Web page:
McArdle has always said about the 2008 financial crash that there were no villains and the fault was systemic, which was unavoidable because of American values and demographics (or some similar load of crap). She wrote many words explaining why she and her friends had to be right and liberals had to be wrong but as always, the truth is right out in the open. I found this quote in an old post of mine.
Then there are the derivatives. There, Clinton pleads guilty. Alan Greenspan, the Federal Reserve chairman, opposed regulation of derivatives as they came to the fore in the 1990s, and Clinton agreed. “They argued that nobody’s going to buy these derivatives, we’ll do it without transparency, they’ll get the information they need,” he recalled. “And it turned out to be just wrong; it just wasn’t true.” He said others share blame, including credit-rating agencies that underestimated the risk. But he accepts responsibility as well.Alisa Rosenbaum wrote a Mary Sue fanfic about a rich, beautiful, brilliant engineer and her many boyfriends, and Alan Greenspan read it and was thrilled and enthralled.* Fifty Shades of Gray was originally Twilight fan fiction. American economic policy under Greenspan was Atlas Shrugged fan fiction.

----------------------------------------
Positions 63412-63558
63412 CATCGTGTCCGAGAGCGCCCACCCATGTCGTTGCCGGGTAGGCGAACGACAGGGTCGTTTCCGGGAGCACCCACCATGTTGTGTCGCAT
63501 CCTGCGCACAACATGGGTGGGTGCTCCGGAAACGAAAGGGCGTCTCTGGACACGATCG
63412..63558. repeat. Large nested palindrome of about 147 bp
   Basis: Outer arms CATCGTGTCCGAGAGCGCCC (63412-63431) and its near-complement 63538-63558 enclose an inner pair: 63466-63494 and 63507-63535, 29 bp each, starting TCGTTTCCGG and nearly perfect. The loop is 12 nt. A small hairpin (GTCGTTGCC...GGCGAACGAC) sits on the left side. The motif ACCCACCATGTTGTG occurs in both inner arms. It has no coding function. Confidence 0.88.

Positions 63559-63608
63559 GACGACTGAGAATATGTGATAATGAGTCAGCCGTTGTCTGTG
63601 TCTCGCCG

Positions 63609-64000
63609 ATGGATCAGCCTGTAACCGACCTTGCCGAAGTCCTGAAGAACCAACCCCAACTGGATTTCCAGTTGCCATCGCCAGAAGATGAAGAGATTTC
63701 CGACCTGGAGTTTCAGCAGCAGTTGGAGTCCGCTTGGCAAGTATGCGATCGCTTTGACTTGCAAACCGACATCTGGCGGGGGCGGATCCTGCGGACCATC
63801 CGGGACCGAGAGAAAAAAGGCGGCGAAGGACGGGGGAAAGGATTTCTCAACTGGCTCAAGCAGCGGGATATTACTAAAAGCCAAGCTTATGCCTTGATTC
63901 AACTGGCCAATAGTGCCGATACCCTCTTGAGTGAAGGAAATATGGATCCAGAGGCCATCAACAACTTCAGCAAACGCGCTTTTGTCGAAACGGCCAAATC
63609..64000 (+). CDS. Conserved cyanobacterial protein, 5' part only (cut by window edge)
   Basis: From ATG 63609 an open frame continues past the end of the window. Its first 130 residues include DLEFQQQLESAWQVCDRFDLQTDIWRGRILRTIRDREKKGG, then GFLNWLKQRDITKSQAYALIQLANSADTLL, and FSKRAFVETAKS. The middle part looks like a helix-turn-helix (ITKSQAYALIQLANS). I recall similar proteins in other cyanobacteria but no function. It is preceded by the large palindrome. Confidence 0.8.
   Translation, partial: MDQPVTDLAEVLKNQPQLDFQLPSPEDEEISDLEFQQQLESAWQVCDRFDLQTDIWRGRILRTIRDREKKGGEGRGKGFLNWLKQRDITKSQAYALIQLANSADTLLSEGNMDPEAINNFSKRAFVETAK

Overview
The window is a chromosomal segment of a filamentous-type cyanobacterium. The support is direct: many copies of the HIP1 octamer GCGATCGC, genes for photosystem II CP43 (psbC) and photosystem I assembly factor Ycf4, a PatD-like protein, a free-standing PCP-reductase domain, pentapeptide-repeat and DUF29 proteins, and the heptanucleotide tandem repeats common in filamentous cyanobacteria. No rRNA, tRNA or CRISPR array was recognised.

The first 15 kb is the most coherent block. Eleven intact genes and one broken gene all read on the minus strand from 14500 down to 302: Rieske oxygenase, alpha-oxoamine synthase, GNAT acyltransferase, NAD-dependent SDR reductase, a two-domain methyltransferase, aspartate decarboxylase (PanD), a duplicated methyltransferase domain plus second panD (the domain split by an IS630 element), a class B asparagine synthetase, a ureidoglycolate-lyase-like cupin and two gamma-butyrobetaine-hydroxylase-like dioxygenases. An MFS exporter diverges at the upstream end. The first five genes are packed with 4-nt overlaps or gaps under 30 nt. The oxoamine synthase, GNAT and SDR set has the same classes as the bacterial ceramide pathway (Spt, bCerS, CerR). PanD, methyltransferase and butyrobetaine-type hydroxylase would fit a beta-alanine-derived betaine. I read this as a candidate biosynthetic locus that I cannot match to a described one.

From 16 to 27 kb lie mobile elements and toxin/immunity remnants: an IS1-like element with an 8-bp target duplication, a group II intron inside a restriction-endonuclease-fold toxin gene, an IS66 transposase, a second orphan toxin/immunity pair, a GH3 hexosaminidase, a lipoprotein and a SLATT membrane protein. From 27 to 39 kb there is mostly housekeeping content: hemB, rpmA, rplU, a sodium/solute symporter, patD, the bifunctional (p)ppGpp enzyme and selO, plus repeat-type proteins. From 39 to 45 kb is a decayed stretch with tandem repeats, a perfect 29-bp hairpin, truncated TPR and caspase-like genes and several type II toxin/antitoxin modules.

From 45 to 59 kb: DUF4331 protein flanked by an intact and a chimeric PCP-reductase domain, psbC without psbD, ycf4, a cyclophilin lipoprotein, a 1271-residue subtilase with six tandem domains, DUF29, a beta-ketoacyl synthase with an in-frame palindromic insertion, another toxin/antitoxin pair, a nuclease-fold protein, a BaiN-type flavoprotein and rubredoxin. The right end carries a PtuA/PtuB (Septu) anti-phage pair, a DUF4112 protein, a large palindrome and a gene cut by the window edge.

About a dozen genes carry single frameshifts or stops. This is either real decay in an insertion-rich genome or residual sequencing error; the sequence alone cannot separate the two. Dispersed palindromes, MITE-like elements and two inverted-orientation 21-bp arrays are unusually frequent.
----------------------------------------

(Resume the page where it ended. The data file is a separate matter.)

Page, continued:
In The Age of Turbulence, Alan Greenspan describes the influence that Ayn Rand had on his intellectual development.As we see in Flint, intellectual rigor and mathematics are sometimes justification for ideology, which often is merely the justification for some's emotional needs and the crimes they commit against others to satisfy them.
Ayn Rand became a stabilizing force in my life. It hadn't taken long for us to have a meeting of the minds -- mostly my mind meeting hers -- and in the fifties and early sixties I became a regular at the weekly gatherings at her apartment. She was a wholly original thinker, sharply analytical, strong-willed, highly principled, and very insistent on rationality as the highest value. In that regard, our values were congruent -- we agreed on the importance of mathematics and intellectual rigor.